Diane Mufson: Same-sex marriage now part of US fabric
Whether we like it or not, the world about us changes continually. Bob Dylan's classic 1964 song, "The Times They Are A-Changin'," is a perpetual reminder.
Only nine years ago in July 2004, I wrote an op-ed for this newspaper, titled, "Gay marriage won't destroy U.S." At that time, friends suggested that I shouldn't state such views publicly because most of our nation and our leaders rejected gay marriage.
In just a few years, Americans' acceptance of same-sex marriage has dramatically increased. While this has been a long-term important issue to those directly affected, last week's U.S. Supreme Court decision means that gay marriage is now part of the American fabric.
The court's 5-4 decision invalidates the 1996 Defense of Marriage Act (DOMA), meaning that all married couples, regardless of gender, are entitled to federal tax, inheritance, Social Security, pension, hospital visitation and other benefits that accrue to heterosexual married couples.
The ruling does not mean that all states have to permit same sex marriages. Additional, but not all, states will do so in the future. The court's decision is also apt to mean that there will be some legal confusion when married gay couples move to states that do not accept such marriages. At this time, 12 states and the District of Columbia permit same-sex marriages. Back in 2004, same-sex marriage was clearly legal only in Massachusetts.
But the times do change. Witness the anti-miscegenation laws that prohibited interracial marriage in many states through the 20th century. Only in 2000 did Alabama, the last state with such laws on their books, officially vote to allow people of different races to legally tie the marriage knot.
Sometimes attitudinal change is glacial. After all, it took almost 400 years before the Catholic Church publicly admitted that Copernicus' theory that the earth revolved around the sun was not sinful, but actually correct.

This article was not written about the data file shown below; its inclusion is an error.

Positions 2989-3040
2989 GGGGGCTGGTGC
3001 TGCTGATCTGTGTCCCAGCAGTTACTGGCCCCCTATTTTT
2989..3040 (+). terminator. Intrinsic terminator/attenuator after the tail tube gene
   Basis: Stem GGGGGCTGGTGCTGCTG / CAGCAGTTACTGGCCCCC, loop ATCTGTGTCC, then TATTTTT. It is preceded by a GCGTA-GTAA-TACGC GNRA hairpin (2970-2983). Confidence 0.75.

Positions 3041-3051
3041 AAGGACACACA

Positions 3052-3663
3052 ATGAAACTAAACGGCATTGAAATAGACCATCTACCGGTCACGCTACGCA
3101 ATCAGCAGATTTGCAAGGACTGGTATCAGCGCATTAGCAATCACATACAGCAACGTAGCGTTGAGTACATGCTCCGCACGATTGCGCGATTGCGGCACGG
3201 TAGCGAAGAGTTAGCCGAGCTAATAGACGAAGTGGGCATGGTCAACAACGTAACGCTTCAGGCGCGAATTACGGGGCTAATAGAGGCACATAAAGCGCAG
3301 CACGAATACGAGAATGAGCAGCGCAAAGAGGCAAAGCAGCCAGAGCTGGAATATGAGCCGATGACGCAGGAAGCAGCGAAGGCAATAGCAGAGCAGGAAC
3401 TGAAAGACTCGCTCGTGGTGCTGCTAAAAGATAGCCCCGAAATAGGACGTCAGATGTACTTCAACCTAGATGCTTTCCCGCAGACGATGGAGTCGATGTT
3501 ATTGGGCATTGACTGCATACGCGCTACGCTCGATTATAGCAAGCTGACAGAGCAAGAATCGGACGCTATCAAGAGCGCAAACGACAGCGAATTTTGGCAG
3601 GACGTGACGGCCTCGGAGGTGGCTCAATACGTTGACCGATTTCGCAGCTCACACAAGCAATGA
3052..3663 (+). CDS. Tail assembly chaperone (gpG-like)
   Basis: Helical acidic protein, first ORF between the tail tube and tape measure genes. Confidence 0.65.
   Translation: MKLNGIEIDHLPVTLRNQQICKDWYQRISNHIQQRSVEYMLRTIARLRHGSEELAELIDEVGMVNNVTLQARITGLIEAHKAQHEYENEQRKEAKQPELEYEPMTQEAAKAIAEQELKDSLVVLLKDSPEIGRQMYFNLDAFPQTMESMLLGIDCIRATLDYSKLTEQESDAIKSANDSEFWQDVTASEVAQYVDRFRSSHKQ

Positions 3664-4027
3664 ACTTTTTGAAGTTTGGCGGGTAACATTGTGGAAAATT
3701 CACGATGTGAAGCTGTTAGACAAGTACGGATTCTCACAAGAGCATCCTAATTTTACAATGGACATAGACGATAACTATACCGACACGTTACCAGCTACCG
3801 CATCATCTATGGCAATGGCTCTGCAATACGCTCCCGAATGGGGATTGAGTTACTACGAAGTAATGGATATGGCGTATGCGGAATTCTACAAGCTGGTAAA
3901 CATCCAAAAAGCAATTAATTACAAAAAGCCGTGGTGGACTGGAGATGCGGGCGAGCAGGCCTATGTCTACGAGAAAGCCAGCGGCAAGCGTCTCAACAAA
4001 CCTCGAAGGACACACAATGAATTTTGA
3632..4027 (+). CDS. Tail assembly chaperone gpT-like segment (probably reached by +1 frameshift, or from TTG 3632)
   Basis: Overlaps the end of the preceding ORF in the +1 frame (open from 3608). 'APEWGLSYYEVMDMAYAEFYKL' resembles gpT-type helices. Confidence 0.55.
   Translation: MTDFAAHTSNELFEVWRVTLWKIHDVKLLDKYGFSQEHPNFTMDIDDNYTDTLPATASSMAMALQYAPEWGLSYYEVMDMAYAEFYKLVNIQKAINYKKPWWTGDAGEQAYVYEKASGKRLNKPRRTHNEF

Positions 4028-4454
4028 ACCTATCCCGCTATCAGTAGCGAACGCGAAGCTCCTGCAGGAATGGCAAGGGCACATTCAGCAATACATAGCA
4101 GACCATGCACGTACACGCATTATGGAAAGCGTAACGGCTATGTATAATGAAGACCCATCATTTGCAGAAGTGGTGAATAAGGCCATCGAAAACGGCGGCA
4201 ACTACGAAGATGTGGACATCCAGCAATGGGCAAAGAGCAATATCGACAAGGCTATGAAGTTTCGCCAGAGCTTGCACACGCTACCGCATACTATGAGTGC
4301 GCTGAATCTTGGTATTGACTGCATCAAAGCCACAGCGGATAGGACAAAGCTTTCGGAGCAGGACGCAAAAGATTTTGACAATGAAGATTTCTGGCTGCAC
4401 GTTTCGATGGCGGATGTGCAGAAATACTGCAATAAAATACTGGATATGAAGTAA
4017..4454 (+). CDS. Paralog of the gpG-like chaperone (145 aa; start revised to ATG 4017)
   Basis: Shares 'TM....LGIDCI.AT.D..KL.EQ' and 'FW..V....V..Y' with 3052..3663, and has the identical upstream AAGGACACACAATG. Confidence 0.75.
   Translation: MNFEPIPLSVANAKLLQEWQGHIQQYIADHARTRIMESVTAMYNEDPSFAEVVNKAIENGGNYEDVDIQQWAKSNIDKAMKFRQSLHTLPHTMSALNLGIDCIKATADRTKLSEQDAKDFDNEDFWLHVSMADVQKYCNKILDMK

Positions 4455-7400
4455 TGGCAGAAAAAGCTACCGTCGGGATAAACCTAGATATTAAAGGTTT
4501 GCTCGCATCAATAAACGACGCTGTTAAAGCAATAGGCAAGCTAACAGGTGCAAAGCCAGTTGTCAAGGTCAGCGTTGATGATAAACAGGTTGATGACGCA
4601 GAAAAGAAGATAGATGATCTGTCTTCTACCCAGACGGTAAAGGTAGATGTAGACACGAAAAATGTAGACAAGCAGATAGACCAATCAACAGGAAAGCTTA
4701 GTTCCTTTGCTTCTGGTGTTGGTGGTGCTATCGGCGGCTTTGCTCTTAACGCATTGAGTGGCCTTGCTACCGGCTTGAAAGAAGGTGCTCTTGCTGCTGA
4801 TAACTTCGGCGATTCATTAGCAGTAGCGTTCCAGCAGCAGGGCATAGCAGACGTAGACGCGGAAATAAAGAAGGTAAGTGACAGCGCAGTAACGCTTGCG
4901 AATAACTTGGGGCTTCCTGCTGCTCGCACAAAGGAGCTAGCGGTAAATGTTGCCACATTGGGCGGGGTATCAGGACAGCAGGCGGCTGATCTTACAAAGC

Some folks believe that same-sex marriage will destroy the family and that what we need is to return to the days of "Dick, Jane and Spot." As they say in New York, "fuhgedaboudit." Families today are amazingly varied; estimates suggest that currently fewer than 50 percent have the traditional "Leave It To Beaver" composition.
In my 2004 column, I quoted Rick Santorum (remember him from the 2102 Republican primary?) sharing his views on gay marriage. As a Republican Senator from Pennsylvania he said, "The future of the country hangs in the balance because the future of the family hangs in the balance." In other words, gay families would destroy this nation. Some folks worry that when same-sex couples raise children, they will be "turned gay." Think for a minute. Didn't apparently straight parents raise today's gay adults? People are gay, lesbian, bisexual or transgendered because that is their genetic make-up, not because of the environment to which they were exposed. If our nation was really worried about children and traditional family values, we would make sure that no American children languished in long term foster care and work harder to prevent heterosexual couples from abusing and neglecting their children.
The first stanza of Bob Dylan's "The Times They Are A-Changin'" reads: "Come gather 'round people, wherever you roam, and admit that the waters, around you have grown."
The waters have grown regarding same-sex marriage. More states will eventually sanction gay marriage and one day, like today's interracial marriage, it will not be newsworthy. Same-sex marriage has now become part of the American fabric.
Diane W. Mufson is a retired psychologist. She is a former citizen member of The Herald-Dispatch editorial board and a regular contributor to The Herald-Dispatch editorial page. Her email is firstname.lastname@example.org.
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